Corsiglia, McMahon & Allard Law Firm Sues USA Swimming Due to San Jose Aquatics Swim Coach Allegedly Sexually Abusing Young Teenage Girls

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Swim coach Andrew King's questionable background allegedly not checked by USA Swimming, the national governing body of U.S. competitive swimming

District Attorney investigators have allegedly identified 10 girls who have been sexually assaulted by King during his 30-year career as a swim coach

The law firm of Corsiglia, McMahon & Allard has filed a lawsuit against USA Swimming, Pacific Swimming and San Jose Aquatics (Santa Clara County Superior Court, Case #109CV149813) as a result of alleged sexual molestation committed against young teenage females by San Jose Aquatics swim coach Andrew King. As the national governing body, USA Swimming is responsible for selecting and training teams for international competitions including the Olympic Games.

The lawsuit was filed on behalf of a young teenager, referred to as Jane Doe due to her age and sensitive nature of the allegations. She confided to another individual that she was repeatedly sexually abused and molested over a 10 month period.

"District Attorney investigators have allegedly identified 10 girls who have been sexually assaulted by King during his 30-year career as a swim coach," said Robert Allard, attorney for the victim. "Victims will bear and are bearing the lifetime scars of humiliation and emotional trauma brought on by King's alleged behavior," added Allard.

The lawsuit claims that USA Swimming failed to conduct a proper background search on King at the time he was hired as the swim coach of San Jose Aquatics in December of 2000. "If a proper background check had been conducted, USA Swimming would have discovered that in May of 2000 a 16-year-old girl reported to Oak Harbor, Washington police that she was sexually abused by King when she was 12 and 13," said Allard. It was also widely reported that in 1997 King abruptly resigned as the Oak Harbor swim coach right before parks and recreation commissioners were to meet with him about allegations of inappropriate behavior with young female swimmers.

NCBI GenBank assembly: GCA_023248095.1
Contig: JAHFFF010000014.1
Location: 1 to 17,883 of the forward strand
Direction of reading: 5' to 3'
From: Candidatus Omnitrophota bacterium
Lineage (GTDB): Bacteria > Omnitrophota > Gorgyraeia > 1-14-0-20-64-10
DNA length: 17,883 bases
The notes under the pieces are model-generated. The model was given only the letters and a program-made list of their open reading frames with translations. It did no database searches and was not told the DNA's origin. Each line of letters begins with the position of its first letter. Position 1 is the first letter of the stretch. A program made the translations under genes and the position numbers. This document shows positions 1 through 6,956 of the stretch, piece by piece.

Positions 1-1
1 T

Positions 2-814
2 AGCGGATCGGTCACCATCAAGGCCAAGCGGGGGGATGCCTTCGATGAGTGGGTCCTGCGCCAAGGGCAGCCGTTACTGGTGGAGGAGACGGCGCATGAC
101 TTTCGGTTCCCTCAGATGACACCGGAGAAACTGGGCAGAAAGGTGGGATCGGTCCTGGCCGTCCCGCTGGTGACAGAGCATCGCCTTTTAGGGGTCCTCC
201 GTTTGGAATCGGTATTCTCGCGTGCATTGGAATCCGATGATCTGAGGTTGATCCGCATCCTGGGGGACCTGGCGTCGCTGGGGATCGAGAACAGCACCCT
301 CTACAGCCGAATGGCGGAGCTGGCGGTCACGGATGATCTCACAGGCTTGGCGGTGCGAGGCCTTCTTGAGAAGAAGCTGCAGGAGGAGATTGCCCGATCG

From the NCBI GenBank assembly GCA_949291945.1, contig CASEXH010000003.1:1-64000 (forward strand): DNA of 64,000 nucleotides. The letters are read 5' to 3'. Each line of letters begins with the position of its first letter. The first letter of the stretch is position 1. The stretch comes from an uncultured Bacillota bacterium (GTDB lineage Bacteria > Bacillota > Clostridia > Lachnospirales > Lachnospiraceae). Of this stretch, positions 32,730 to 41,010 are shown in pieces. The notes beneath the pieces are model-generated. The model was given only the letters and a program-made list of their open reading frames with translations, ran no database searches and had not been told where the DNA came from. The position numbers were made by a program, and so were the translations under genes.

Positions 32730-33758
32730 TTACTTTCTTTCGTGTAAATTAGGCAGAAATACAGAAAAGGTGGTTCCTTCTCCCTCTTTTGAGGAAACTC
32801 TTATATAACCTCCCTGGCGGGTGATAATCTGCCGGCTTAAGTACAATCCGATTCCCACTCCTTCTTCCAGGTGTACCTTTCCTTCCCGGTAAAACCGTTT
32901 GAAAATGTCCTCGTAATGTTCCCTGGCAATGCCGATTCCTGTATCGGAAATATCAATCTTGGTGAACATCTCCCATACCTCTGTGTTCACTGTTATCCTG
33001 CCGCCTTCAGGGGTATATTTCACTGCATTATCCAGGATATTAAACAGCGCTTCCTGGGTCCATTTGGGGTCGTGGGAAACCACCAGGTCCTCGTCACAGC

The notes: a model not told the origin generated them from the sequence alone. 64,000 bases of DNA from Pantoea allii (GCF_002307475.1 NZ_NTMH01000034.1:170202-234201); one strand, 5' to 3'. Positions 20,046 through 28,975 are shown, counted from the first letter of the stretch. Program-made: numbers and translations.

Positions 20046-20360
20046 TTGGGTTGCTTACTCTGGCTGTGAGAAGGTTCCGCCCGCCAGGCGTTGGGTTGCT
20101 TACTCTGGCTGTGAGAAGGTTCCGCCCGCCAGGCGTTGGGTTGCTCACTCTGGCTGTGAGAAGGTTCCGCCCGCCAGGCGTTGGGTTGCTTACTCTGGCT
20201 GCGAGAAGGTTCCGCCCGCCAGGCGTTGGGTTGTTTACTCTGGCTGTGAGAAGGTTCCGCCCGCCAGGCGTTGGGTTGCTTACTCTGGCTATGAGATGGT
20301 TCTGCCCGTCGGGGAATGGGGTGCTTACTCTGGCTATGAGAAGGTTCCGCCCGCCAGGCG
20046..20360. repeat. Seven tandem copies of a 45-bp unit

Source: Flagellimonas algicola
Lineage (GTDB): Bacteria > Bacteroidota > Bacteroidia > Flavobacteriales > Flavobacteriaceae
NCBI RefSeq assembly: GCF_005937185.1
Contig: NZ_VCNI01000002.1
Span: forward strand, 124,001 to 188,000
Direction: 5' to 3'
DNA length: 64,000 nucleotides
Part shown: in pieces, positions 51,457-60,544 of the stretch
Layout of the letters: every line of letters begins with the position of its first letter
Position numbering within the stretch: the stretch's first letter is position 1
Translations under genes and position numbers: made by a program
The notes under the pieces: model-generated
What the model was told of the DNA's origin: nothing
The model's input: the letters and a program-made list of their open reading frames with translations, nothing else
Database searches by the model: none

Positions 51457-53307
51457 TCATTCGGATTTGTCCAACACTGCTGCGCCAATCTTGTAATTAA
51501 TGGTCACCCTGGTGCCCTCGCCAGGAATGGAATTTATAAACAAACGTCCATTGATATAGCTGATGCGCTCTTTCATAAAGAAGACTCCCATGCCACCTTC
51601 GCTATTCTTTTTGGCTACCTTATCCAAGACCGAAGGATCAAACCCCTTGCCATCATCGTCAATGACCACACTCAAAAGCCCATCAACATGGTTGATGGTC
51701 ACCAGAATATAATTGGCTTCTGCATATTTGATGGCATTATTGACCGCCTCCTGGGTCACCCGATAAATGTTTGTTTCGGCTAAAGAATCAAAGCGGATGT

USA Swimming did not start requiring background checks until 2006. "Why did they not conduct background checks on current employees," asks Allard. "Are the background checks being done today comprehensive enough to ensure that another Andrew King does not end up coaching and exploiting young female swimmers again?"

As the National Governing Body for the sport of swimming in the United States, USA Swimming formulates the rules and implements the policies and procedures for approximately fifty-nine Local Swimming Committees throughout the United States. Pacific Swimming, named in the lawsuit, is one of those 59 committees. Pacific Swimming has jurisdiction over several "member clubs" including defendant San Jose Aquatics. King effectively operated the San Jose Aquatics swim team and personally coached the highest level teams and swimmers, having frequent and close day-to-day contact with young female swimmers.

King is currently facing criminal charges of fondling a young teenage girl he coached at San Jose Aquatics and with sexually abusing two other women he coached as teenagers.


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